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Context

I created a transaction (using the full balance of an output) with the Bitcoin Core Wallet (running as full node). The transaction got into the mempool of major nodes, as expected. I set the fee to what the client recommended for a slow transaction (little more than 9 sat/B) , but these days this turns out to be very low. Given the current state of the mempool at hoenicke this may get confirmation in weeks, if at all.

Increasing the fee fails

I initially, deliberately, set the transaction to "Request Replace-By-Fee", and I want do increase the fee now. I expected to take some part of the "target amount" and use it as fee, leaving the total amount of the transaction the same (still spending the complete output in total)

However, this does not seem to be possible by design. I get a "Fee bump error" saying "Increasing the transaction fee failed (Transaction does not have a change output)".

What to do about it?

Why am I not able to change the target/fee balance of a transaction, and how am I expected to increase the fee at this point?

Transaction Details (as per Request)

Summary
Size    1xx (bytes)
Weight  7xx
Lock Time   Block: 49xxxx

Inputs and Outputs
Total Input 0.01xxxxxx BTC
Total Output    0.01xxxxxx BTC
Fees    0.00001xxx BTC
Fee per byte    9.xxx sat/B
Fee per weight unit 2.xxx sat/WU
Estimated BTC Transacted    0.019xxxxx BTC

Both input and output addresses start with "1"

  • Can you edit the post to include the transaction details and structure? – Monstrum Dec 11 '17 at 0:16
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BIP125 RBF (Replace-by-fee) transactions in bitcoin-core 0.15.0.1 appear to require a change address with a balance in order to facilitate a future RBF-based fee increase.

By way of an example, consider the following transaction:

Input  - 1.00000 BTC
Output - 0.99998 BTC
Fee    - 0.00001 BTC
Change - 0.00001 BTC

Assume the fee is too low. Now, we want to increase the fee for the transaction, so the RBF replaces the prior transaction with one like:

Input  - 1.00000 BTC
Output - 0.99998 BTC
Fee    - 0.00002 BTC
Change - 0.00000 BTC

Now the fee is enough that the transaction is confirmed.

Without "change" present in the first transaction, there is no source for the increased fee. RBF could be implemented such that the output is reduced to allow for a greater fee; I'm not sure why that is not supported. Line 2928 of the wallet.cpp source code in the bitcoin-core github repository states:

break; // Done, able to increase fee from change

The way around this problem for a transaction that has RBF enabled, but has no change address is to follow the directions contained in one of the answers in the canonical "transaction not getting confirmed" question. I experienced the exact issue last week and was able to successfully recover using the -zapwallettxes option in the bitcoin-core wallet CLI.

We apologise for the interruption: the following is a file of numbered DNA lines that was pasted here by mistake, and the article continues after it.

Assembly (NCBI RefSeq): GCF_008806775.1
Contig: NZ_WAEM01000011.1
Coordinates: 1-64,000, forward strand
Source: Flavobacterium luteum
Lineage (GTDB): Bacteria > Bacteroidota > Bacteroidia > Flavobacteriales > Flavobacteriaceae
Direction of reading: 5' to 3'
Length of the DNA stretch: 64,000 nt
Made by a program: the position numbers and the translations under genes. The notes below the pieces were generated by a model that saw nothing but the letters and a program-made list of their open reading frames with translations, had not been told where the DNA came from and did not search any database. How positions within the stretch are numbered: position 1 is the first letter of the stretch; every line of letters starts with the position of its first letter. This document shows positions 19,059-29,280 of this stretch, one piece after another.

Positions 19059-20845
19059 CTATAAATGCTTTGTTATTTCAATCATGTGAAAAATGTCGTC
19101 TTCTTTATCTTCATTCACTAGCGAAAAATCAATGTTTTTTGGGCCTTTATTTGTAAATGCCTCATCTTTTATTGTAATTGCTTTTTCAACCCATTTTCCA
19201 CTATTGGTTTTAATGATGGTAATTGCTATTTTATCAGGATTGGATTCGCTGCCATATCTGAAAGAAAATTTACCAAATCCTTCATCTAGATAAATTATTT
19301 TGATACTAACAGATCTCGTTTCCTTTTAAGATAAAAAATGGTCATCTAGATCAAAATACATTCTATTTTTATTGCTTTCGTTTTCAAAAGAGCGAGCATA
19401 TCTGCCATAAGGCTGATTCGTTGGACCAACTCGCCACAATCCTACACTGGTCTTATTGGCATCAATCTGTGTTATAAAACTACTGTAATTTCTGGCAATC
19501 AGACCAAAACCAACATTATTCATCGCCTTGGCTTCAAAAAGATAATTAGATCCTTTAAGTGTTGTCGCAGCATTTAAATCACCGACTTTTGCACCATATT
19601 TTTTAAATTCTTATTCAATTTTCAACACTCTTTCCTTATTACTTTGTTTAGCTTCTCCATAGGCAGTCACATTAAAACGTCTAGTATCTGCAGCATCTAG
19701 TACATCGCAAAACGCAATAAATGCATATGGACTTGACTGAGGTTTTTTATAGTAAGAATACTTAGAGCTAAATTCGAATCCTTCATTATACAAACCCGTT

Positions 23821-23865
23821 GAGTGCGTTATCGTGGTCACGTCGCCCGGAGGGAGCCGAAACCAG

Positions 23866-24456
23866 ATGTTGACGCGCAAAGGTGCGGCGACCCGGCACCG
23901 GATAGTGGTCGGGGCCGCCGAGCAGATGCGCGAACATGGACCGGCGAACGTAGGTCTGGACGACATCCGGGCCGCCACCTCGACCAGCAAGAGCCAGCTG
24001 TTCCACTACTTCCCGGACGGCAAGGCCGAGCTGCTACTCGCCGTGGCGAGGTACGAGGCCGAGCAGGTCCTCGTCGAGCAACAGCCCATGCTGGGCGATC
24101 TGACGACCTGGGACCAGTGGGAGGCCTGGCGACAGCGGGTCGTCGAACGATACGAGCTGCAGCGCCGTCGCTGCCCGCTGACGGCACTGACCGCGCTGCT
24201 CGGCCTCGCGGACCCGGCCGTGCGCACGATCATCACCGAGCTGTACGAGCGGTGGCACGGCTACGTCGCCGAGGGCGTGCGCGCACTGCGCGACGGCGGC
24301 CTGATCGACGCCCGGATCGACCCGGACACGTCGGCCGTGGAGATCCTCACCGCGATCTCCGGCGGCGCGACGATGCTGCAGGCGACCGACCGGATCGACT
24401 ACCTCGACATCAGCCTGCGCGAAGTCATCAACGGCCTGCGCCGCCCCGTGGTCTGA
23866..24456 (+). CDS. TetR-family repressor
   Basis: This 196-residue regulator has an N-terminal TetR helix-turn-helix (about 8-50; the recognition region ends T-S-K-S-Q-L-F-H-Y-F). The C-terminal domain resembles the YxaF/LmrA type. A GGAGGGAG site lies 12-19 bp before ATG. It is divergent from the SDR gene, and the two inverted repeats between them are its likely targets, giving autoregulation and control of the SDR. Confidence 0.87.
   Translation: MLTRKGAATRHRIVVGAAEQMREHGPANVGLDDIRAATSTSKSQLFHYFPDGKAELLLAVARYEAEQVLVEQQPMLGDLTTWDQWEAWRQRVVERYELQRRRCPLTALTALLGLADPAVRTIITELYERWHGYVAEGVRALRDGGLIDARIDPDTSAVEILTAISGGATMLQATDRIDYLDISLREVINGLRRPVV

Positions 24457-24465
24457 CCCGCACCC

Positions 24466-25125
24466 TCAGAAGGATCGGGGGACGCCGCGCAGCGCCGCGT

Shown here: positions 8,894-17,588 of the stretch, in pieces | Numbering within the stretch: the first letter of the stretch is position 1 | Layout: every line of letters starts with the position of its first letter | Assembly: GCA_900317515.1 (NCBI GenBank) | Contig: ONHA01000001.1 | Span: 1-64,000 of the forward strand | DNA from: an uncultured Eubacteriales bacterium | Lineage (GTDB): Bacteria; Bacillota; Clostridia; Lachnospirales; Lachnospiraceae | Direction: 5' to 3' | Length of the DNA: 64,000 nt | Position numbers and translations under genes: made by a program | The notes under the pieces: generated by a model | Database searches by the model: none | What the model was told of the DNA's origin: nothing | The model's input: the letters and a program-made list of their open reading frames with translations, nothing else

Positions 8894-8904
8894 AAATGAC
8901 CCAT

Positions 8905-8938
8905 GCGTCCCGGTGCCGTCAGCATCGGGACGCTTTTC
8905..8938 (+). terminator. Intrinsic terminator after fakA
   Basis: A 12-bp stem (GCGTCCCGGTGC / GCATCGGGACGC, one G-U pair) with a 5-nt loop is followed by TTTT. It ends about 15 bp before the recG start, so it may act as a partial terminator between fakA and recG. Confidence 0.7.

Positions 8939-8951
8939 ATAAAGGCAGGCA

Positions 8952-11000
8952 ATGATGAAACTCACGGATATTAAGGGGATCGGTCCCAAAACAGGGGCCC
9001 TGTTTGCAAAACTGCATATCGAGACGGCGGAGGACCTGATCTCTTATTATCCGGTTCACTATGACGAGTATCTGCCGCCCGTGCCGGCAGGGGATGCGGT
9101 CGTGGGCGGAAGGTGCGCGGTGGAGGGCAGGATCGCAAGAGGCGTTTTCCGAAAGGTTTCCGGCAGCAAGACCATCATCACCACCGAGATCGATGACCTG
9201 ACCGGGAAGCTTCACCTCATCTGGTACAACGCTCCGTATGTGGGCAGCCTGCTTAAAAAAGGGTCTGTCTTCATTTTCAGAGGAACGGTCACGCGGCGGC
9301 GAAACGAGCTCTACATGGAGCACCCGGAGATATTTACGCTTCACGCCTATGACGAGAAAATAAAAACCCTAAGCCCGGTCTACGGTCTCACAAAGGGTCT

• Thanks for the link. I will do as stated in section "How to make a Full RBF transaction" there. Odd, that using a part of the output value is not supported. – hitchhiker Dec 13 '17 at 19:58
  • "Abandon Transaction" is greyed out for me so I will probably purge the local mempool "by hand", which should be similar to -zapwallettxes – hitchhiker Dec 13 '17 at 19:59
  • Interesting is the next if clause at line 2932 (github.com/bitcoin/bitcoin/blob/…). There they would seem to reduce the output for fee increase. How would the program reach that line? I have a quite hard time to guess just from a glance to the source code. I'll look into the BIP doc you provided. – hitchhiker Dec 13 '17 at 20:10
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    Hm, this gets interesting. I have found according to BIP125 RBF, that the Bitcoin Core client tries to do a "RBF First Seen Safe", but using the change instead of an additional input in my case, but there is no change. Bummer. They just seem to have forgotten to provide the variant without change for my case, which then would be a "full-RBF" without the safety for the recipient. I guess this answers the "why" part of my question. – hitchhiker Dec 13 '17 at 20:36
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    The abandon transaction option was greyed-out for me too. I'm unsure why. Looking at the code is interesting, at this point I haven't got enough experience with bitcoin-core code to really understand in detail what is expected vs what is happening. – Max Vernon Dec 13 '17 at 20:39

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